The Department of Repair
Camberwell College of Arts Peckham Road London SE5 8UF
Exhibition and workshops: Monday 12 January 2015 – Friday 30 January 2015
Exhibition continues: Monday 2 February 2015 – Friday 20 February 2015
Opening hours: Monday – Friday, 10am – 5pm
Private View: 3 February 2015, 5.30 – 8pm
Talk by Daniel Charny, 4 – 5pm
The Department of Repair is curated by Bridget Harvey, Michael Hurley, Karen Richmond and Maiko Tsutsumi.
The Department of Repair explores (re)making through fixing, repairing and mending. The project reframes the theme of ‘repair’, exploring its identities and its potential as an environmentally/socially engaged practice. The project aims to create space for broader interpretations of repairing, fixing and/or mending practice, exploring categories such as repair narratives, agents, materials, and methods/systems.
The project begins with an exhibition which showcases approaches to mending, guides and tools of repair. For the first three weeks, visiting (re)makers, (re)designers and repairers, who demonstrate and teach repair and re-making skills will run drop-in workshops. Outcomes from the workshops will be then added to the existing set of exhibits to form a larger exhibition. A two-part publication will complement the project with writings by and about the repairers and exhibits involved in the project.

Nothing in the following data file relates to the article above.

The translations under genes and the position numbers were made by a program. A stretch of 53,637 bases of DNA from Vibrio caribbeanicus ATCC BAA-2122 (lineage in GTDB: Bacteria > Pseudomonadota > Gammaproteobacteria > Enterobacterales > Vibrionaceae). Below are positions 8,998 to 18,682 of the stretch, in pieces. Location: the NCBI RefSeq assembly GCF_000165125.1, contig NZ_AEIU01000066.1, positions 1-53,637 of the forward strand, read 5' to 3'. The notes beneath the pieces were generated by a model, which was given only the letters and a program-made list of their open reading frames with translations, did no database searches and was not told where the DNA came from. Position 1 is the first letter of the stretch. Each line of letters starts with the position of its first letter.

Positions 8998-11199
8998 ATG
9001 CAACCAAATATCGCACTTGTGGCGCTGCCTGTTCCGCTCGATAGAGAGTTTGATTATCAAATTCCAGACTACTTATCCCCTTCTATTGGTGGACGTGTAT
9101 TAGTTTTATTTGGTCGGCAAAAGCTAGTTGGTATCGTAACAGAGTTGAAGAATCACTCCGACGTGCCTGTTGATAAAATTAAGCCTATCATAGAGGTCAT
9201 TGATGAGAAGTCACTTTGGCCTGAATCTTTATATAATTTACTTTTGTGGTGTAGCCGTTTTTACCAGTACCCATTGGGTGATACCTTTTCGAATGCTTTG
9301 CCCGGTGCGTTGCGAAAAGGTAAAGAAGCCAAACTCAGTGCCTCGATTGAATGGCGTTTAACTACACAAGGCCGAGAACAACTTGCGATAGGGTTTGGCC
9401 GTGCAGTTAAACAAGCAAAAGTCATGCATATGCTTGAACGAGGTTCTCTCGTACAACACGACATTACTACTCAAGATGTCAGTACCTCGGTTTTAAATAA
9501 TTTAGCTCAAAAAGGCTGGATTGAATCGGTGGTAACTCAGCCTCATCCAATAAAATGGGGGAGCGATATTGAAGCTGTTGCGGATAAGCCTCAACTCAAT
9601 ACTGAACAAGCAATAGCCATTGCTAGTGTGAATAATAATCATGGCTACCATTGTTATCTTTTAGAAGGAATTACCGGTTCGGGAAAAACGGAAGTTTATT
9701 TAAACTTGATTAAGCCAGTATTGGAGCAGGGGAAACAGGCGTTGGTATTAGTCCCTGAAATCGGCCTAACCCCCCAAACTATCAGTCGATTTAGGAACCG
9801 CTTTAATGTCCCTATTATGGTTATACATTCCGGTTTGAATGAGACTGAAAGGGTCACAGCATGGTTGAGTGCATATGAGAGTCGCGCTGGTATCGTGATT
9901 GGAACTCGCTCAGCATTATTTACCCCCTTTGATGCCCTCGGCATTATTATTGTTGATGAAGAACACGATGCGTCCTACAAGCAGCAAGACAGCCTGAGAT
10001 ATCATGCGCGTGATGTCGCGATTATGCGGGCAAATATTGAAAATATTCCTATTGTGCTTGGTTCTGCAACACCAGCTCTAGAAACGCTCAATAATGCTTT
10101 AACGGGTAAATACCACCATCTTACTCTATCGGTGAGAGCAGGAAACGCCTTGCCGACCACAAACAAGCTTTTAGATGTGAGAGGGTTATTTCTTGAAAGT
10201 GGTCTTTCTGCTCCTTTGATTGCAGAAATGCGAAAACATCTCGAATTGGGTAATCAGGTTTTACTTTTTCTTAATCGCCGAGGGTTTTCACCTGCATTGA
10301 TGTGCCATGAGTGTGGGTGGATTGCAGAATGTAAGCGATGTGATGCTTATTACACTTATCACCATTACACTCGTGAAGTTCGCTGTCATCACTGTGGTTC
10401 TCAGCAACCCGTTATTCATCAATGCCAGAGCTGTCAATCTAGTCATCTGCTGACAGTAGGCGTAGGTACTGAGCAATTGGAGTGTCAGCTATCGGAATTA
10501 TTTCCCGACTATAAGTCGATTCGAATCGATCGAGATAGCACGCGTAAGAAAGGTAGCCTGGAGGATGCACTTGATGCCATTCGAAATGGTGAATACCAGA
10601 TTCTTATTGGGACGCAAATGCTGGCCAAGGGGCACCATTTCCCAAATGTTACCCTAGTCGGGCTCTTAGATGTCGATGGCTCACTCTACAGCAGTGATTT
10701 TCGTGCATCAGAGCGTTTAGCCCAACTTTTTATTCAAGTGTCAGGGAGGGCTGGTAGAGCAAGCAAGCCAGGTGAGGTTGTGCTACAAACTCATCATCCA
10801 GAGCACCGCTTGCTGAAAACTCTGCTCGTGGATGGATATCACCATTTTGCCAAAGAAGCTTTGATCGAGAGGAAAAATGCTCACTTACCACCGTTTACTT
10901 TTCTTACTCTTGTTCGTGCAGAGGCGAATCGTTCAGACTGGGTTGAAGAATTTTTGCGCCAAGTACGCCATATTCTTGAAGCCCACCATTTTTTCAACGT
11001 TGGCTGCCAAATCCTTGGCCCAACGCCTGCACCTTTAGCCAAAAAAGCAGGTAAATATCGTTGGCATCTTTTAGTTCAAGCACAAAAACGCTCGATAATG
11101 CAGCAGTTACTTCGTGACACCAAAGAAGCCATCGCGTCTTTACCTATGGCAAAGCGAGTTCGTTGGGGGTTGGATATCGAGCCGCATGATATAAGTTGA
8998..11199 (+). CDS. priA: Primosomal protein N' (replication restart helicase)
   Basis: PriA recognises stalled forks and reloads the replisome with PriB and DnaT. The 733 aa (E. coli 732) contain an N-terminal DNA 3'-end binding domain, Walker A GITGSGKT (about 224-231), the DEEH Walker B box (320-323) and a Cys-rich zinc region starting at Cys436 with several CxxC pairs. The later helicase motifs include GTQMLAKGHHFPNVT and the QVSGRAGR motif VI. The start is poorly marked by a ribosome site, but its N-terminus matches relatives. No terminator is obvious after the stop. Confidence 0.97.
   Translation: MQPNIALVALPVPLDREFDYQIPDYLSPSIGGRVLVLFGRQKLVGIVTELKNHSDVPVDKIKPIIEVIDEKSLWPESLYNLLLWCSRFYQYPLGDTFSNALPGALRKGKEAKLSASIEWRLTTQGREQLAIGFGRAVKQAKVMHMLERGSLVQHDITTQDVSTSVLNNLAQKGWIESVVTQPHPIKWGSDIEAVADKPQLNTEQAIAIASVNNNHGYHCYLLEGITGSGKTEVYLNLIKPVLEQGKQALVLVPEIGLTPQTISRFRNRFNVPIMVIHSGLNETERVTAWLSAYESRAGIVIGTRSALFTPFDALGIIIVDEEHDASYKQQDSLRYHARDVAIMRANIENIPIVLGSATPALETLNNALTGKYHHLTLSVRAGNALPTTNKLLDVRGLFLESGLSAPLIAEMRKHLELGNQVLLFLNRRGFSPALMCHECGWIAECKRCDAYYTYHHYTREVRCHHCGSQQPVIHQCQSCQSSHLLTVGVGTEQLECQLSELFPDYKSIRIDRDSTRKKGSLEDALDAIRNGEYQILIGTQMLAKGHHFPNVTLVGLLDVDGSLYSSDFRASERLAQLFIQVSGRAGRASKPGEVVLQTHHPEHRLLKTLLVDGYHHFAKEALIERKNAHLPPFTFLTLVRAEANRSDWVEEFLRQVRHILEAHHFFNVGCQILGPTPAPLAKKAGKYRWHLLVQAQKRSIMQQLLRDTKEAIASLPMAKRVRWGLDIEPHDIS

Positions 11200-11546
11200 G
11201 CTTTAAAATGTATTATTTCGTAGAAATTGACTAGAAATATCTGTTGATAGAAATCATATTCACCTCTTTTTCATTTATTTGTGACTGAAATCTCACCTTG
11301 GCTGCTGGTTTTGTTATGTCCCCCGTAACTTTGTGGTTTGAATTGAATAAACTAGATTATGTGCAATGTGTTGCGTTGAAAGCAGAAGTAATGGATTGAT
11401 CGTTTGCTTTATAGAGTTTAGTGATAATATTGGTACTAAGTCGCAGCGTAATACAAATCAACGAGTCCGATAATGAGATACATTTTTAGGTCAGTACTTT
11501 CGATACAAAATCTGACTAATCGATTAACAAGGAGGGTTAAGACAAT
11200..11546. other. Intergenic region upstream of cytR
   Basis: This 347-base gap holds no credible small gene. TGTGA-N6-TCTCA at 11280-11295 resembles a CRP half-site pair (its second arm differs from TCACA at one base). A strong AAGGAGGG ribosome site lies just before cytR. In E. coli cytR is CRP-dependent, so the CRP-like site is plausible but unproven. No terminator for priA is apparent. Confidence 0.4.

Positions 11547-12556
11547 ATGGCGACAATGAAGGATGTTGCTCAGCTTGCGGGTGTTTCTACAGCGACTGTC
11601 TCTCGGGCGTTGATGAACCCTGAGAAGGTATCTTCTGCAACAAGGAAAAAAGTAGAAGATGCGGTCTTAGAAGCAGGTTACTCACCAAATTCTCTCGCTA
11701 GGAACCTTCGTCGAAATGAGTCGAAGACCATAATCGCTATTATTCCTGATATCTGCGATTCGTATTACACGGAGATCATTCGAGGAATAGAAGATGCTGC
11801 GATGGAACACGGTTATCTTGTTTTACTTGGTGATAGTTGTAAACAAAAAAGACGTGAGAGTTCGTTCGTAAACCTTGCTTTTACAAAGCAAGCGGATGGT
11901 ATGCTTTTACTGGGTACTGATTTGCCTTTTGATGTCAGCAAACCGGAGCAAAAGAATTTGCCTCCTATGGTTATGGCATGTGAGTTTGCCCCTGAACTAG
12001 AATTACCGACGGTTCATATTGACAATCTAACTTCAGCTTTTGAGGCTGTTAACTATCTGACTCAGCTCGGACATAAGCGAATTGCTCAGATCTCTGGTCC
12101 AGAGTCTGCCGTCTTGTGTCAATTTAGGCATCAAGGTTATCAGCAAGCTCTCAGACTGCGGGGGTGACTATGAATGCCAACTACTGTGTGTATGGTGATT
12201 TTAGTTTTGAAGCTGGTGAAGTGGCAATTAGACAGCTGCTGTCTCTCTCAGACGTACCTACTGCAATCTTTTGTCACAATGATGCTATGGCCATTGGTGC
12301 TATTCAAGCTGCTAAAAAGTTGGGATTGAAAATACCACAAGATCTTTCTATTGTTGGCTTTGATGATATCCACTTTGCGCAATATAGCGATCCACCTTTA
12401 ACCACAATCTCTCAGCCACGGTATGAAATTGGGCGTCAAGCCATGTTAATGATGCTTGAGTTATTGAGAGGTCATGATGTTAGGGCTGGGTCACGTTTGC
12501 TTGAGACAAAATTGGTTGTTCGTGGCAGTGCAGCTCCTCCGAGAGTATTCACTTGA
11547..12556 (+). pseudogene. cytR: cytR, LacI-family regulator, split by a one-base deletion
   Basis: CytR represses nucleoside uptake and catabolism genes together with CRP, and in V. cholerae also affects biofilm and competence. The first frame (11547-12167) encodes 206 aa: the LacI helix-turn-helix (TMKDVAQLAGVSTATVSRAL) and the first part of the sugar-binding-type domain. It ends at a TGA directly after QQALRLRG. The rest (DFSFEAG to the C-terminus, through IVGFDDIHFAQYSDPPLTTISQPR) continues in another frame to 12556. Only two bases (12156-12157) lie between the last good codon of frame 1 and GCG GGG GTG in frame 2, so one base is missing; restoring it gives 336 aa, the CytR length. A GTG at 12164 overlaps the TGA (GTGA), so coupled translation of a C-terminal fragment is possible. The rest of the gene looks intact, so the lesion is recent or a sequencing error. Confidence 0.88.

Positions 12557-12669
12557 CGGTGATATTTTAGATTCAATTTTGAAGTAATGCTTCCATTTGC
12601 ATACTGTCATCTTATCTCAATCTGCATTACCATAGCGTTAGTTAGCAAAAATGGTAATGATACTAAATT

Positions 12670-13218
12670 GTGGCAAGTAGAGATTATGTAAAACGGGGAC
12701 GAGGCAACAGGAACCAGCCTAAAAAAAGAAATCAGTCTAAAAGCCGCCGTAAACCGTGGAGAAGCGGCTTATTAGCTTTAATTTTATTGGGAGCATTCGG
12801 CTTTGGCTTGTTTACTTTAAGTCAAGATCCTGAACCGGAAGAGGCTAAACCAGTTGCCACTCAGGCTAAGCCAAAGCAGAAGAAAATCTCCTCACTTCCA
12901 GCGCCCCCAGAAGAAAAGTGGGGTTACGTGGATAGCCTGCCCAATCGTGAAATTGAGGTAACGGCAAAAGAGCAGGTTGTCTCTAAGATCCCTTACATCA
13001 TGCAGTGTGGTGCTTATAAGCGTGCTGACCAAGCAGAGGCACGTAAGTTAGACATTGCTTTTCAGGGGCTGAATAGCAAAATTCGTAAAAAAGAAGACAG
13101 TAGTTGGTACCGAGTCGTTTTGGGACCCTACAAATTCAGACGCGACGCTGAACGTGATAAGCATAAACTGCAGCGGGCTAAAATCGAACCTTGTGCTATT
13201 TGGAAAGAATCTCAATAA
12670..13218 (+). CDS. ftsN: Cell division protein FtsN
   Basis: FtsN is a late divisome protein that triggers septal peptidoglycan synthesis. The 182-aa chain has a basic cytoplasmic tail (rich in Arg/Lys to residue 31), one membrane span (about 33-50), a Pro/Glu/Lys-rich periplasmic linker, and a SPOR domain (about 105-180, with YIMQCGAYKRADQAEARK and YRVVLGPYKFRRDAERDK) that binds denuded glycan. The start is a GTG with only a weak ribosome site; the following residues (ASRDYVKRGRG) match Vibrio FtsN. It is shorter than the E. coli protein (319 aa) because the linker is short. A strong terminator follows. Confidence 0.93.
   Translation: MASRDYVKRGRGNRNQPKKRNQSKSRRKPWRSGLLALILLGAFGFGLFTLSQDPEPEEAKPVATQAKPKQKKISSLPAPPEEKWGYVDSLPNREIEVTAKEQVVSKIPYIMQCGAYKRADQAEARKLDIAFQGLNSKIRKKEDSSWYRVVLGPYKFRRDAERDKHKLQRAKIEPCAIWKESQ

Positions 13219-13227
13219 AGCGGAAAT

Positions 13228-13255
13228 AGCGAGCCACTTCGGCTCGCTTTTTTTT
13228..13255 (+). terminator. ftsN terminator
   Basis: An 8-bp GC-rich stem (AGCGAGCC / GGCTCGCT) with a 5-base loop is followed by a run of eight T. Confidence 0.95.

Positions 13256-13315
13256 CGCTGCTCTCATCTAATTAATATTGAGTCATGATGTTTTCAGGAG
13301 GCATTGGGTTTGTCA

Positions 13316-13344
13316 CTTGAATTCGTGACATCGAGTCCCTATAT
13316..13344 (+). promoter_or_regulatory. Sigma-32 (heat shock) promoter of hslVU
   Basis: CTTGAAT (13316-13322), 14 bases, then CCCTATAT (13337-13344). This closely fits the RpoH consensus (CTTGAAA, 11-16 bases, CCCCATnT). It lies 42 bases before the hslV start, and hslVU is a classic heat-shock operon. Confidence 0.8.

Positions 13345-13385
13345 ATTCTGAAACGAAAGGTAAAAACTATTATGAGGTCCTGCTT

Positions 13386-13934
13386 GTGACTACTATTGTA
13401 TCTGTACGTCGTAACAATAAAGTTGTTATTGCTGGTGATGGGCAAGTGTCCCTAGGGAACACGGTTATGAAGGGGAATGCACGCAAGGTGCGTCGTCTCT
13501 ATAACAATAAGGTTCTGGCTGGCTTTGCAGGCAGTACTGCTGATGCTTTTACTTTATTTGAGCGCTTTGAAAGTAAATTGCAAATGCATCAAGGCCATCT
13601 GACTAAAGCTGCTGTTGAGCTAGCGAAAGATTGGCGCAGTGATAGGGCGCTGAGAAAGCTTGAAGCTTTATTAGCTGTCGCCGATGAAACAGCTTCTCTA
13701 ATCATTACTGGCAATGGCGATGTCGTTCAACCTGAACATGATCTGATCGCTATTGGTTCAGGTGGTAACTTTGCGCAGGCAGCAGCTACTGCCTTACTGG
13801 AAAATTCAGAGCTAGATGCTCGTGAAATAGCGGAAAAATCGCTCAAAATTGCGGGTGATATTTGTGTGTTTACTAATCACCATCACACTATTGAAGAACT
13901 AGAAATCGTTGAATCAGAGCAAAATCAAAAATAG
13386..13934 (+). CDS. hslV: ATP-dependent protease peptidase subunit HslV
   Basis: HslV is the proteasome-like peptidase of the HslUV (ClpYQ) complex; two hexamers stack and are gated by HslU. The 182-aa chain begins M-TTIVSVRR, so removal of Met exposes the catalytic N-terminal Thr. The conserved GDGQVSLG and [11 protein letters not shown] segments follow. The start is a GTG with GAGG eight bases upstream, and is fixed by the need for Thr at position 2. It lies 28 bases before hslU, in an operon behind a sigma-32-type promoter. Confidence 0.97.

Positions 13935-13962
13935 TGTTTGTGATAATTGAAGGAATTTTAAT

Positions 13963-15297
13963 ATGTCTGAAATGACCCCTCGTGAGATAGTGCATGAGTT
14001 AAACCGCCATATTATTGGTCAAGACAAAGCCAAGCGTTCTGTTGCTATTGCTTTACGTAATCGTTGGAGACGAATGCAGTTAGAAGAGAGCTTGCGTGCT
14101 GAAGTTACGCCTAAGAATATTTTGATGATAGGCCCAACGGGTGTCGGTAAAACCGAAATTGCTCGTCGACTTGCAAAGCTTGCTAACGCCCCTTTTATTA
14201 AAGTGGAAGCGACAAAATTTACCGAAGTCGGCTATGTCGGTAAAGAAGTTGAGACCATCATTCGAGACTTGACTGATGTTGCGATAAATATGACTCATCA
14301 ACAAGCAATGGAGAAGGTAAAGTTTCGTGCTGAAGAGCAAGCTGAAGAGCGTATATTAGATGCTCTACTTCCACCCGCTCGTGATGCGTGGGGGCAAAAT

With a fully zero waste aim for the project and accompanying publication, The Department of Repair will engage with the act/notion of repair more through reuse of materials, as a form of recycling with less environmental impact. All furniture for the exhibition is being made from reclaimed materials and will be distributed for further use or dismantled back into materials after the exhibition. The publication, which documents the entire process of the project is being hand printed onto reclaimed paper, and will be produced on demand in small batches to avoid large waste quantities at the end of the project
Project contributors include: Roger Arquer, Chris Cawkwell, Carl Clerkin, David Cross, Fixperts, Hendzel + Hunt, Michael Marriott, Tim Mitchell, Harry Owen, Restart Project, SeaBass Cycles, Second Sitters, Hans Stofer, Yuri Suzuki, tomofholland
All workshops will take place at Camberwell Space as part of the exhibition.
All workshops are free and open to the public.
For further information please contact firstname.lastname@example.org
Notes on the Department of Repair exhibition
We loosely categorised each type of repair as Materials, Methods/Systems, Narratives and Agents.
Stories of repair